Putting the “Fun” in Fundraising

Crowdfunding sites can help schools access classroom projects kids want with transparency.

Topics: School Management

Crowdfunding sites can help schools access classroom projects kids want with transparency.
By Kirk Smiley
Principal, November/December 2019. Volume 99, Number 2.

With the annual ebb and flow of state and local education budgets, teachers and administrators have long turned to alternative funding sources—from hosting PTA fundraisers to reaching into their own pockets—to enhance student academic experiences and fill financial gaps. In recent years, more educators have turned to online crowdfunding platforms such as DonorsChoose.org (www.donorschoose.org) to raise donations and meet classroom needs.

From art supplies and field trips to natural disaster relief, teachers are using crowdfunding platforms to support a variety of impactful projects in their classrooms. In turn, forward-​thinking school leaders are empowering teachers to take advantage of crowdfunding while ensuring transparency, integrity, and security throughout the process.

Educators at Richland Elementary School in Memphis, Tennessee, have strategically leveraged crowdfunding to enhance teaching and learning at their school, where more than one-third of students come from low-income households. So far, Richland teachers have raised more than $187,000 on DonorsChoose.org to fund school resources.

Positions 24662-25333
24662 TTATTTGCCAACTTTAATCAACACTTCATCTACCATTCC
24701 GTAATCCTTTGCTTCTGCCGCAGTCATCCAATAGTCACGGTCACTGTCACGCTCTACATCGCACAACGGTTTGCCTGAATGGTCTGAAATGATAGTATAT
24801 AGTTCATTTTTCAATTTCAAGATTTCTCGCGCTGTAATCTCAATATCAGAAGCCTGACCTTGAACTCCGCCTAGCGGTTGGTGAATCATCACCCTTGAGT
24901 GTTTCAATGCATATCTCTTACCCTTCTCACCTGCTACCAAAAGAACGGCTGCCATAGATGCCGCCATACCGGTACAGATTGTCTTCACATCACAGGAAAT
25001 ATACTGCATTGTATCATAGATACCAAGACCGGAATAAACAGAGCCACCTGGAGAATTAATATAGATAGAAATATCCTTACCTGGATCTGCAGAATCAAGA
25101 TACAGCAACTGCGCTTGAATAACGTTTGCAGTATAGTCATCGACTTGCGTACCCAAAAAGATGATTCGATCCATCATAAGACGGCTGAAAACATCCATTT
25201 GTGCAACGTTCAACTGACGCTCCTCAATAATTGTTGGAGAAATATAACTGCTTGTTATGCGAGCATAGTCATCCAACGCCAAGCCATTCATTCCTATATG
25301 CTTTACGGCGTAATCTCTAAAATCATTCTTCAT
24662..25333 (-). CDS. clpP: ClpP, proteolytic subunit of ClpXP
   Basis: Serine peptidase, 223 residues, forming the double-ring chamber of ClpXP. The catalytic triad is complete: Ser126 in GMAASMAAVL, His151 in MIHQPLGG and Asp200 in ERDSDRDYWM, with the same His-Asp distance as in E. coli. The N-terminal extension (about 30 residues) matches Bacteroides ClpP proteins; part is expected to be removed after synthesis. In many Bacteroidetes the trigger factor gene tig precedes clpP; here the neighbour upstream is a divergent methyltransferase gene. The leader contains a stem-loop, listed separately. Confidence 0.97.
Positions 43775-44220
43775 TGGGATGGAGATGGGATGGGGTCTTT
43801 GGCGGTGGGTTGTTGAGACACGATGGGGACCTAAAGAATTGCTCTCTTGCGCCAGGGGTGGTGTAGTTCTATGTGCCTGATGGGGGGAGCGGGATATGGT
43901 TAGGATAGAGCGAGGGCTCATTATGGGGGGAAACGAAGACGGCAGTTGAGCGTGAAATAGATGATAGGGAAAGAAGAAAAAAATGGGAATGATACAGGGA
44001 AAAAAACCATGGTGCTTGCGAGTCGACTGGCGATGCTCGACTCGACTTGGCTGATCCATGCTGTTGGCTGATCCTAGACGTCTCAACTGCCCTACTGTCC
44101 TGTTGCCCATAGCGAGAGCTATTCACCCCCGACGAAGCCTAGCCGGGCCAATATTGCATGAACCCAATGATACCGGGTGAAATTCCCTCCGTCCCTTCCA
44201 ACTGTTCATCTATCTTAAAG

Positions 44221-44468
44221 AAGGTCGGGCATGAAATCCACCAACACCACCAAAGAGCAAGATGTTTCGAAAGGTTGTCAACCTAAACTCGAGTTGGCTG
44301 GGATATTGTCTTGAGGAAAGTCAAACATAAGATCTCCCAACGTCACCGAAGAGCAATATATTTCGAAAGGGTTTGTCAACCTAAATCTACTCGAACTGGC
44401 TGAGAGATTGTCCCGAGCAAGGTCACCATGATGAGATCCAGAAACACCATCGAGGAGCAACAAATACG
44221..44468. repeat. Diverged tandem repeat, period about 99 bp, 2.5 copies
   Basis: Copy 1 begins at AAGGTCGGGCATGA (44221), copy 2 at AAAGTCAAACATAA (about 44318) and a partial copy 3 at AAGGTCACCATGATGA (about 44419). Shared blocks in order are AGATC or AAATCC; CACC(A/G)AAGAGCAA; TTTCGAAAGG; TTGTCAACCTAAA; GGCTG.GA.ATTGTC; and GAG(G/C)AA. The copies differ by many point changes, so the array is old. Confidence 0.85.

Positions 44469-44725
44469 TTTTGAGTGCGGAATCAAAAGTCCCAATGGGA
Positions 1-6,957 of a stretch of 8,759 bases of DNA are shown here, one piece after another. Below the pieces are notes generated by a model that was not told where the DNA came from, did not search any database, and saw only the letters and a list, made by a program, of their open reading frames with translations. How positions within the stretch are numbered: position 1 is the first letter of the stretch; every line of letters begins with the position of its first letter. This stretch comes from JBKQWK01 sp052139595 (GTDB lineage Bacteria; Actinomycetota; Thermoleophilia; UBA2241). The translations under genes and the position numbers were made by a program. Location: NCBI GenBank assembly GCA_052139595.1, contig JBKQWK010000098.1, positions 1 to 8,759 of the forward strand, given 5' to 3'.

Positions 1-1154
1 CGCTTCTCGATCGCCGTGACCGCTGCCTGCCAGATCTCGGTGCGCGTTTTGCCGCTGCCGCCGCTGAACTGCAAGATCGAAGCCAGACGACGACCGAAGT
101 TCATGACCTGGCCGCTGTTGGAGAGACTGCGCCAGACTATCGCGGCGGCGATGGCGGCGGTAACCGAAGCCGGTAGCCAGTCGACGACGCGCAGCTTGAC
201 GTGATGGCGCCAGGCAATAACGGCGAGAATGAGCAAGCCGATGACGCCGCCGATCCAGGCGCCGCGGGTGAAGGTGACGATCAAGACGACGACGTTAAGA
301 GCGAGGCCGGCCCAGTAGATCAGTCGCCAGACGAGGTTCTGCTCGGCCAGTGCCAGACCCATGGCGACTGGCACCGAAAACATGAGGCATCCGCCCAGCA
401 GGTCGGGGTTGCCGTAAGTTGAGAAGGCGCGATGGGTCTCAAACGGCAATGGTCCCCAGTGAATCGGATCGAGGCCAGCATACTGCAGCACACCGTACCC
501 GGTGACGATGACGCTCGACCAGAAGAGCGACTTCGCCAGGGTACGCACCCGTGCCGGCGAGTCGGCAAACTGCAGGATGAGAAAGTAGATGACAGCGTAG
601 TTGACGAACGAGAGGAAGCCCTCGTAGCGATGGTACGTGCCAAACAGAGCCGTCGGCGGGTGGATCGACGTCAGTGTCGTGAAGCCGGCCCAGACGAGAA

But what are the factors principals must consider when using an alternative funding platform such as DonorsChoose.org? Below, we answer four key questions principals should reflect on when considering crowdfunding, including key insights from Richland Elementary School principal Sharon McNary.

What is crowdfunding?

Crowdfunding is the practice of funding a project or venture by raising small amounts of money from a large number of people, typically via the internet. Crowdfunding websites range from general fundraising sites such as Kickstarter and GoFundMe, which transfer funds to a project creator and aren’t designed with schools in mind, to education-focused platforms such as DonorsChoose.org and AdoptAClassroom.org, which allow district oversight and ownership of donated materials.

Why should teachers consider crowdfunding?

Today, online crowdfunding makes it possible for teachers to generate donations beyond their local communities. By tapping into a wider network of donors, schools can raise more funding for classroom resources, giving rural and low-income communities equal access. The best-in-class education crowdfunding platforms also allow teachers to request exactly what they need to support their individual learners, with full transparency for donors and school leaders.

“Teachers are given limited funds to purchase all the classroom supplies they need in one school year,” McNary says. “Like all teachers, my teachers spend so much of their own money to purchase items for their classrooms. With DonorsChoose.org, they have been able to post projects to fund items such as iPads, sets of books, classroom furniture, listening centers, and so much more. When teachers share with me that they want something that we cannot afford to purchase from our school account, I suggest they post a DonorsChoose.org project. We all love how DonorsChoose.org has made it so easy for teachers to get much-needed projects funded.”

How do I know which crowdfunding sites to trust?

Look for the following features when assessing a crowdfunding site for your school: